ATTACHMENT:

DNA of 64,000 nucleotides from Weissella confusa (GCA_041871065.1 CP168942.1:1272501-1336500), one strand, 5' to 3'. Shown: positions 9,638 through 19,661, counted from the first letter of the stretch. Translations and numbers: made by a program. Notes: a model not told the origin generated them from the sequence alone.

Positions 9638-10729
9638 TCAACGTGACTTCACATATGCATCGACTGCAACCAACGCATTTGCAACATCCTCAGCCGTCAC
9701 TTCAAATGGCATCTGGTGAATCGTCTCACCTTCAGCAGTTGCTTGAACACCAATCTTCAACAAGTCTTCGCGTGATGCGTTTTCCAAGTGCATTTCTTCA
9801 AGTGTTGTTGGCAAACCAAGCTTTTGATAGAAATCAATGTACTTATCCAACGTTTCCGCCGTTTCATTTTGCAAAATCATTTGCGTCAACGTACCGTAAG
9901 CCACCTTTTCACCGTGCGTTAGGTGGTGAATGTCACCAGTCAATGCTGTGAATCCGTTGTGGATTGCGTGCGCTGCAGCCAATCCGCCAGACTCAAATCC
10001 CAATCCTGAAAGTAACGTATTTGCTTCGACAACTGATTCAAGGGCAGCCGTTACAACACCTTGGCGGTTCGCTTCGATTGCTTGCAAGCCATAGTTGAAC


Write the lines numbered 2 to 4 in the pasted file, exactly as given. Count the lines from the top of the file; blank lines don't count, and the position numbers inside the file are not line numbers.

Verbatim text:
Positions 9638-10729
9638 TCAACGTGACTTCACATATGCATCGACTGCAACCAACGCATTTGCAACATCCTCAGCCGTCAC
9701 TTCAAATGGCATCTGGTGAATCGTCTCACCTTCAGCAGTTGCTTGAACACCAATCTTCAACAAGTCTTCGCGTGATGCGTTTTCCAAGTGCATTTCTTCA